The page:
“Our study adds to the growing body of evidence that social and environmental factors contribute significantly to longevity,” says Rajan Bhardwaj, the study’s lead author.
If neighborhoods also offer good access to public transportation that can take their residents further afield, people are apt to walk even more, the study also found.
The city is bringing in researchers from the University of Minnesota to learn about the challenges of neighborhood leaders and to see why others don’t participate in neighborhood groups.
People are unlikely to visit their neighborhood park often unless they perceive the park to be easy and safe to get to on foot, the study found.
The attributes include ethnic diversity, easy access to preventive health care, and the ability to commute to work via public transit or by bike.
Apparently, feeling a close bond with the people in our immediate community builds “neighborhood social cohesion.” And that cohesion may be good, really good, for our hearts.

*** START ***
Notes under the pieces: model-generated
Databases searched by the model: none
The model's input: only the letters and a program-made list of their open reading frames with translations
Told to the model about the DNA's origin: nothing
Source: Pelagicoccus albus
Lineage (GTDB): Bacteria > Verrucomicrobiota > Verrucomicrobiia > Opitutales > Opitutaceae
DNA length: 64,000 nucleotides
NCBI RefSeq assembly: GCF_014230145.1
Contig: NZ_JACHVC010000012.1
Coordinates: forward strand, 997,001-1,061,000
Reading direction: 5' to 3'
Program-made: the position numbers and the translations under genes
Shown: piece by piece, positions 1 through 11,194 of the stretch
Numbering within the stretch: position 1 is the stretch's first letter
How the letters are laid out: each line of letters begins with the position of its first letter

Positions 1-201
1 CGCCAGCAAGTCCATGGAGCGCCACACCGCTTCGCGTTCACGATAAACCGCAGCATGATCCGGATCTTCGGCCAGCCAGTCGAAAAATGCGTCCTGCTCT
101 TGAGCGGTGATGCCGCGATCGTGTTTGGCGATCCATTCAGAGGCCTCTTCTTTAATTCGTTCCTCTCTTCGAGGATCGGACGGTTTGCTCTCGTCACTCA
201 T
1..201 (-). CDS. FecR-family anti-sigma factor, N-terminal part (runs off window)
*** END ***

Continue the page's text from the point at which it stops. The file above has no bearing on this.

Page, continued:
Along Hamline Avenue, starting up around St. Clair and down to Randolph, many of the buildings, streets and businesses you will encounter are named for someone from the area.
It’s weathered exits and foreclosures, but now the proud old neighborhood is home to a hot new bar/restaurant, Ward 6, that’s a force in a wider renewal.
The interactions of neighborhood volunteers at local gatherings help to keep our streets safe, build community, and make residents feel welcome in a large metropolis.
The bars and restaurants here draw national attention, and the neighborhood is becoming a pleasantly dense, lively, and livable urban village.